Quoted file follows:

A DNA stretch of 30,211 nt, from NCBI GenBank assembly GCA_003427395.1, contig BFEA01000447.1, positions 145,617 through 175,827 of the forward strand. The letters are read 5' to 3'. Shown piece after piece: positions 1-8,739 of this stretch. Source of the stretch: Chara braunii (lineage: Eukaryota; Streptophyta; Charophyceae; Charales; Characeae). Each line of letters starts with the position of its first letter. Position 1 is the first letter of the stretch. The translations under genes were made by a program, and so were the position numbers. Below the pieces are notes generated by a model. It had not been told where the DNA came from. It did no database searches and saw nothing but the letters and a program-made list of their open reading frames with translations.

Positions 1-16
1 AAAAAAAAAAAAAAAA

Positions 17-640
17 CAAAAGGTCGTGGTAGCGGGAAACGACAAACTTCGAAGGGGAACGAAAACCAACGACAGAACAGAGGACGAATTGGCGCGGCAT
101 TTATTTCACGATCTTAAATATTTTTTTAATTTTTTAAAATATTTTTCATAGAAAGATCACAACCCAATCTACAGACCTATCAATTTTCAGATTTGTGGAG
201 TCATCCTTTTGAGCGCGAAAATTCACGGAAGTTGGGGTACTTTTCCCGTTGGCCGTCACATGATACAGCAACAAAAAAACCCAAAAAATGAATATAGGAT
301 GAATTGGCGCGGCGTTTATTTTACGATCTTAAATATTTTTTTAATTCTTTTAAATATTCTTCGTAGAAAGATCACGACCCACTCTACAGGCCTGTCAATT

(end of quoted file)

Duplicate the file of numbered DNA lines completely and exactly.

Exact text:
A DNA stretch of 30,211 nt, from NCBI GenBank assembly GCA_003427395.1, contig BFEA01000447.1, positions 145,617 through 175,827 of the forward strand. The letters are read 5' to 3'. Shown piece after piece: positions 1-8,739 of this stretch. Source of the stretch: Chara braunii (lineage: Eukaryota; Streptophyta; Charophyceae; Charales; Characeae). Each line of letters starts with the position of its first letter. Position 1 is the first letter of the stretch. The translations under genes were made by a program, and so were the position numbers. Below the pieces are notes generated by a model. It had not been told where the DNA came from. It did no database searches and saw nothing but the letters and a program-made list of their open reading frames with translations.

Positions 1-16
1 AAAAAAAAAAAAAAAA

Positions 17-640
17 CAAAAGGTCGTGGTAGCGGGAAACGACAAACTTCGAAGGGGAACGAAAACCAACGACAGAACAGAGGACGAATTGGCGCGGCAT
101 TTATTTCACGATCTTAAATATTTTTTTAATTTTTTAAAATATTTTTCATAGAAAGATCACAACCCAATCTACAGACCTATCAATTTTCAGATTTGTGGAG
201 TCATCCTTTTGAGCGCGAAAATTCACGGAAGTTGGGGTACTTTTCCCGTTGGCCGTCACATGATACAGCAACAAAAAAACCCAAAAAATGAATATAGGAT
301 GAATTGGCGCGGCGTTTATTTTACGATCTTAAATATTTTTTTAATTCTTTTAAATATTCTTCGTAGAAAGATCACGACCCACTCTACAGGCCTGTCAATT